Apple Inc recently announced at the annual Black Hat security conference in Las Vegas that it is offering security researchers rewards of up to $1 million if they can detect security flaws its iPhones.
This move marks a change in Apple’s bug bounty programme. Previously, for example, the highest sum offered by Apple was $200,000, and the bounties had only been offered to selected researchers.
The hope appears to be that widening the pool of researchers and offering a much bigger reward could maximise security for Apple mobile devices and protect them from the risk of governments breaking into them.
In recent times, state-sponsored interference in the affairs of other countries has become more commonplace with dissidents, journalists and human rights advocates being targeted, and some private companies such as Israel’s NSO Group are even reported to have been selling hacking capabilities to governments. These kinds of threats are thought to be part of the motivation for Apple’s shift in its bug bounty position.
The $1 million prize appears likely to only apply to remote access to the iPhone kernel without any action from the phone’s user, although it has been reported that government contractors and brokers have paid as much as $2 million for hacking techniques that can obtain information from devices.
Apple is also reported to be making things easier for researchers by offering a modified phone with some security measures disabled.
If flaws are found in Apple mobile devices by researchers, the plan appears to be that Apple will patch the holes using software updates.
Bug Bounties Not New
Many technology companies offer the promise of monetary rewards and permission to researchers and ethical (white hat) hackers / ethical security testers to penetrate their computer system, network or computing resource in order to find (and fix) security vulnerabilities before real hackers have the opportunity use those vulnerabilities as a way in. Also, companies like HackerOne offers guidance as to the amounts to set as bug bounties e.g. anywhere from $150 to $1000 for low severity vulnerabilities, and anywhere from $2000 to $10,000 for critical severity vulnerabilities.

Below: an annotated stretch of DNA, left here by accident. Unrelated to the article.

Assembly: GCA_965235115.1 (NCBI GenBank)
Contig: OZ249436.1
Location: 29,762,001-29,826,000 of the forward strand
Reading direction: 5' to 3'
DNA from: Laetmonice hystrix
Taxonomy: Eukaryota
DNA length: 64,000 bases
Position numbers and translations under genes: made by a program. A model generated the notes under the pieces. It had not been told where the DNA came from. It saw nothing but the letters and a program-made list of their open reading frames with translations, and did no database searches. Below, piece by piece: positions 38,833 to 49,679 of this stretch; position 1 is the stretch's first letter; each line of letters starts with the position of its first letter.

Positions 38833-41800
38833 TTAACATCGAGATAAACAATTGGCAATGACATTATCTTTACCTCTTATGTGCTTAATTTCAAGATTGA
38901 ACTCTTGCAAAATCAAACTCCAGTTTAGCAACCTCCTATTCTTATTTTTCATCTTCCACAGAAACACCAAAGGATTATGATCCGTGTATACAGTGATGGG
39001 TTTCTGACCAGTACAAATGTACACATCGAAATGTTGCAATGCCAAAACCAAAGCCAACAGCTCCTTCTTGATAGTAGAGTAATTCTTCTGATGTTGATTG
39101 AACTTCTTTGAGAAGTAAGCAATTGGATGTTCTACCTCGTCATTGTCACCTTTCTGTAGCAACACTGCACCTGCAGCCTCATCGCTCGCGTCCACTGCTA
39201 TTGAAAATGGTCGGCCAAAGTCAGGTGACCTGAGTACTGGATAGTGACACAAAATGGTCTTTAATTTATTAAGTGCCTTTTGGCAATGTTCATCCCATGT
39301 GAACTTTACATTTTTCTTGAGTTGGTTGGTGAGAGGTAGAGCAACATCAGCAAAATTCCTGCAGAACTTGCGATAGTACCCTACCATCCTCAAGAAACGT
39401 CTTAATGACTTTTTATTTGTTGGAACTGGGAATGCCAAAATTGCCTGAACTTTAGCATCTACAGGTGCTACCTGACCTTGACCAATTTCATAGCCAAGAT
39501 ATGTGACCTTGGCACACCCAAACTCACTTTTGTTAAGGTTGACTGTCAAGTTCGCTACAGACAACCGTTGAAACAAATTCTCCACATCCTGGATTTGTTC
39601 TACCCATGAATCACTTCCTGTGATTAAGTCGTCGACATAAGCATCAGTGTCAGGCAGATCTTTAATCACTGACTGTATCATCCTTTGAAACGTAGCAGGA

Examples of bug bounty schemes run by big tech companies include Google’s ongoing VRB program which offers varying rewards ranging from $100 to $31,337 and Facebook’s white hat program (running since 2011) offering a minimum reward of $500 with over $1 million paid out so far.
What Does This Mean For Your Business?
With the growing number of security threats, a greater reliance on mobile devices, more remote working via mobile devices, mobile security is a very important issue for businesses. A tech company such as Apple offering bigger bug bounties to a wider pool of security researchers could be well worth it when you consider the damage that is done to companies and the reputation of their products and services when a breach or a hack takes place, particularly if it involves a vulnerability that may be common to all models of a certain device.
Apple has made the news more than once in recent times due to faults and flaws in its products e.g. after a bug in group-calling of its FaceTime video-calling feature was found to allow eavesdropping of a call’s recipient to take place prior to the call being taken, and when it had to offer repairs/replacements for problems relating to screen touch issues on the iPhone X and data loss and storage drive failures in 13-inch MacBook Pro computers. Apple also made the news in May this year after it had to recall two different types of plug adapter because of a possible risk of electric shock.
This bug bounty announcement by Apple, therefore, is a proactive way that it can make some positive headlines and may help the company to stay ahead of the evolving risks in the mobile market, particularly at a time when the US President has focused on possible security flaws in the hardware of Apple’s big Chinese rival Huawei.
If the bug bounties lead to better security for Apple products, this can only be good news for businesses.